1 Designing Digital Climbing Experiences through Understanding Rock Climbing Motivation Richard Byrne, Florian Mueller To cite this version: Richard Byrne, Florian Mueller. Designing Digital Climbing Experiences through Understanding Rock Climbing Motivation. Yusuf Pisan; Nikitas M. Sgouros; Tim Marsh. 13th International Conference Entertainment Computing (ICEC), Oct 2014, Sydney, Australia. Springer, Lecture Notes in Computer Science, LNCS-8770, pp.92-99, 2014, Entertainment Computing ICEC < / _12>. <hal > HAL Id: hal https://hal.inria.fr/hal Submitted on 5 Dec 2016 HAL is a multi-disciplinary open access archive for the deposit and dissemination of scientific research documents, whether they are published or not. The documents may come from teaching and research institutions in France or abroad, or from public or private research centers. L archive ouverte pluridisciplinaire HAL, est destinée au dépôt et à la diffusion de documents scientifiques de niveau recherche, publiés ou non, émanant des établissements d enseignement et de recherche français ou étrangers, des laboratoires publics ou privés. Distributed under a Creative Commons Attribution 4.0 International License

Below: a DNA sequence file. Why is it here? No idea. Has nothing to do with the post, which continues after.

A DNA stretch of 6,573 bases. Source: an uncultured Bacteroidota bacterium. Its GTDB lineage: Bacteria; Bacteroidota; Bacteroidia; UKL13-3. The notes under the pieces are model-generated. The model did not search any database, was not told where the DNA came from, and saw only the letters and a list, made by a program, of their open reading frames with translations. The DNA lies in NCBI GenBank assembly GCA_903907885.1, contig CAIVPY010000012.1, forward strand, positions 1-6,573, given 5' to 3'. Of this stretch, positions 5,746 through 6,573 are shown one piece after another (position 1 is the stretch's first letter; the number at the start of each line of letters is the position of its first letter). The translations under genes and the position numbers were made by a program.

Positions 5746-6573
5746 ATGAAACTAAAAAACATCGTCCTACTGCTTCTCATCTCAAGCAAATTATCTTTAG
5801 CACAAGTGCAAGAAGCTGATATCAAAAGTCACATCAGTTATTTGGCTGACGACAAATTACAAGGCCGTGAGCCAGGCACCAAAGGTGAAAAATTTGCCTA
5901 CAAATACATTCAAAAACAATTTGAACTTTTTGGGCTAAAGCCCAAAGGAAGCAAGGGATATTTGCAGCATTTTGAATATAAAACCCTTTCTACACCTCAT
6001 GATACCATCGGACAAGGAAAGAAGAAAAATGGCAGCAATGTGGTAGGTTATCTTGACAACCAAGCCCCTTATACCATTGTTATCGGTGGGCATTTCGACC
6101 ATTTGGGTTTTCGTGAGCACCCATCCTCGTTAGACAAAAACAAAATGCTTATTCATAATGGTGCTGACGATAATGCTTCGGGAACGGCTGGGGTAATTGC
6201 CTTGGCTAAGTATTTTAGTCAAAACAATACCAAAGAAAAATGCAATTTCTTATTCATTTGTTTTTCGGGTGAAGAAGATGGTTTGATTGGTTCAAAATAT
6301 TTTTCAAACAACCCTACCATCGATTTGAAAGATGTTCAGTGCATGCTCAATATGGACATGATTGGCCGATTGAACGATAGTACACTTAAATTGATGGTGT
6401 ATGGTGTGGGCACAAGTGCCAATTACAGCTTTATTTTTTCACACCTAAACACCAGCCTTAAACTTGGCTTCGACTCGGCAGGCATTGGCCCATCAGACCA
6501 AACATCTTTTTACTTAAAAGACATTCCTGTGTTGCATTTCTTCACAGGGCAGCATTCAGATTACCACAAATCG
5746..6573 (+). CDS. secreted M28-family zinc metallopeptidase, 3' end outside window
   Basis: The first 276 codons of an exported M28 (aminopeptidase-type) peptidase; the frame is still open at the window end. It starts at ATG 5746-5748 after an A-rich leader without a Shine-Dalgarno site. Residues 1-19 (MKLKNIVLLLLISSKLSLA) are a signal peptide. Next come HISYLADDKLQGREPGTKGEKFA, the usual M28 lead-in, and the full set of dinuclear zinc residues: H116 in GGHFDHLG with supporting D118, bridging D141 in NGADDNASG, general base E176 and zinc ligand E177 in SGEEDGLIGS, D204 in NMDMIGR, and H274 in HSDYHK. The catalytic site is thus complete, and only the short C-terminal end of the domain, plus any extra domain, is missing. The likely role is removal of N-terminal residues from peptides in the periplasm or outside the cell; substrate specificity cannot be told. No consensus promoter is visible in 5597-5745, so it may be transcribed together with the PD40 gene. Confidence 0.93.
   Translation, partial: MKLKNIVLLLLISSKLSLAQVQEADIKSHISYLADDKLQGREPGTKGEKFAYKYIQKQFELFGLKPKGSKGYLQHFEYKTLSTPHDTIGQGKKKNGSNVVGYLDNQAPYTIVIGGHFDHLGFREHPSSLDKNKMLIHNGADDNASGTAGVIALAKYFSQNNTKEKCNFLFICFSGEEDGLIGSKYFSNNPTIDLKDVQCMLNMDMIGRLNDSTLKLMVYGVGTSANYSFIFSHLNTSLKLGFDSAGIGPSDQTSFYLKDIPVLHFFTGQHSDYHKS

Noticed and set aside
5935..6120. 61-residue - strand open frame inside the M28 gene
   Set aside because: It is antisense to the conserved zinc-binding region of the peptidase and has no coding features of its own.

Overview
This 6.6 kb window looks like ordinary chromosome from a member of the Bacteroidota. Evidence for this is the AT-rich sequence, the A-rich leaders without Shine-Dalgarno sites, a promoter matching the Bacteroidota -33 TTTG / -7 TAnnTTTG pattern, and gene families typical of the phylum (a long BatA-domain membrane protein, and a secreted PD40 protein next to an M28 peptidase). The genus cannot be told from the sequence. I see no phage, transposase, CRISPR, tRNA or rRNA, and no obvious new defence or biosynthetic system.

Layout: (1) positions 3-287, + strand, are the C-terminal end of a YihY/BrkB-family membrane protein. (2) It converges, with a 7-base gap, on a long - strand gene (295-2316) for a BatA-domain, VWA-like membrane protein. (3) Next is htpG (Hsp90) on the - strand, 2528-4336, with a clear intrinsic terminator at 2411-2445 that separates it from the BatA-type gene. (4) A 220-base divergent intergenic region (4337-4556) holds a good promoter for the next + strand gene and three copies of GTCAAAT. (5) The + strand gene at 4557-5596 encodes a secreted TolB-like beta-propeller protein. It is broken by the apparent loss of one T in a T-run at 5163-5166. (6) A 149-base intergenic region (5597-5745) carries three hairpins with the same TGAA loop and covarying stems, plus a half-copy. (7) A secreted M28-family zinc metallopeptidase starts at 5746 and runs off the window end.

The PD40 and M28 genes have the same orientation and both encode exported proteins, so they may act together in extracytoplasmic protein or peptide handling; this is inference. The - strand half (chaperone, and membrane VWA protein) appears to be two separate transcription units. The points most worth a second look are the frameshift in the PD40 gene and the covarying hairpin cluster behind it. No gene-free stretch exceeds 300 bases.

2 Designing Digital Climbing Experiences through Understanding Rock Climbing Motivation Richard Byrne and Florian Floyd Mueller Exertion Games Lab, RMIT University, Melbourne, Australia Abstract. Interactive systems have been used successfully in sports to assist people in achieving their performance goals, however, we believe that some aspects are often overlooked. In this paper we focus on rock climbing and we examine existing work on climbing from varying fields, including sports science, psychology, and climbing literary works, in order to identify recurring motivational themes. In total we identify and describe five key themes from these works: risk as a measure of progress, maintaining challenge, social engagement, experiencing beauty and nature, and documenting and reliving the experience. We then examine how existing digital climbing experiences address these themes and suggest ways in which these interactive climbing designs could embrace the themes they do not yet address. We believe this work will be important not only when designing digital climbing experiences, but also digital experiences for other extreme sports. 1 Introduction Using technology to assist with or to encourage improvement in sporting performance is an emerging field of research and development. In recent years jogging, for example, has seen numerous devices or applications aimed at improving the performance of professionals and beginners alike (for example: Nike Plus  and Run Keeper ). These systems often aim at improving and monitoring an individual s performance by recording their activity and reporting how well they achieved the task. Other sports have also been investigated, such as: cycling , swimming , rowing , and rock climbing . Recent research in rock climbing has focused on interactive climbing designs that provide new ways of interacting with the rock climbing wall. One caveat, we believe, when designing climbing experiences currently is that the technology often takes the focus, with designers asking first what can we do with the technology?. However, we believe that what is overlooked is obtaining an understanding into why rock climbers choose to climb before developing the design. We believe this is an important consideration and something of a missed opportunity since it will allow for the development of digital climbing experiences that cater to climbers needs and motivations, i.e. supporting the core of the extreme sport experience.